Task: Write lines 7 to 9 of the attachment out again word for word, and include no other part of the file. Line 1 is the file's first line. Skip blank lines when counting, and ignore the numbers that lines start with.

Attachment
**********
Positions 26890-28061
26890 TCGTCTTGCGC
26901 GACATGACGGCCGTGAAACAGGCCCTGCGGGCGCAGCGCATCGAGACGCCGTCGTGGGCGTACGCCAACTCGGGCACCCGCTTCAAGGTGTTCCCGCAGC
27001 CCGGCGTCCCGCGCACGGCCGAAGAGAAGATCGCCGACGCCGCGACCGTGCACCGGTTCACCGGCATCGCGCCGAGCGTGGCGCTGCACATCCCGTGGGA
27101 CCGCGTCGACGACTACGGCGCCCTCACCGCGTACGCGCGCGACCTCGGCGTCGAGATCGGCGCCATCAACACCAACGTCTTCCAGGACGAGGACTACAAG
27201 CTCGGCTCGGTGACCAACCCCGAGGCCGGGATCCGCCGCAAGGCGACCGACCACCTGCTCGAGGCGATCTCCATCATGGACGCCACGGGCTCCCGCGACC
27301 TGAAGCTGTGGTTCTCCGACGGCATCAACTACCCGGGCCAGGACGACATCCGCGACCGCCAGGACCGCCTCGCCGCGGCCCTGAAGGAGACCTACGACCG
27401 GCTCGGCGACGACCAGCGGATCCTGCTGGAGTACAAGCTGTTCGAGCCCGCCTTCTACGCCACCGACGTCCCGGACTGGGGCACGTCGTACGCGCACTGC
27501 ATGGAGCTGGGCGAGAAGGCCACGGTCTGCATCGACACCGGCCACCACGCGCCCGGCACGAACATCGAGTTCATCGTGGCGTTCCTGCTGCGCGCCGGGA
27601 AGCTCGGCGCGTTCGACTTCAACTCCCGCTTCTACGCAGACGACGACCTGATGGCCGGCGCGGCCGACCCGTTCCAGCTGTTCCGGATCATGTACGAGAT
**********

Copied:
27301 TGAAGCTGTGGTTCTCCGACGGCATCAACTACCCGGGCCAGGACGACATCCGCGACCGCCAGGACCGCCTCGCCGCGGCCCTGAAGGAGACCTACGACCG
27401 GCTCGGCGACGACCAGCGGATCCTGCTGGAGTACAAGCTGTTCGAGCCCGCCTTCTACGCCACCGACGTCCCGGACTGGGGCACGTCGTACGCGCACTGC
27501 ATGGAGCTGGGCGAGAAGGCCACGGTCTGCATCGACACCGGCCACCACGCGCCCGGCACGAACATCGAGTTCATCGTGGCGTTCCTGCTGCGCGCCGGGA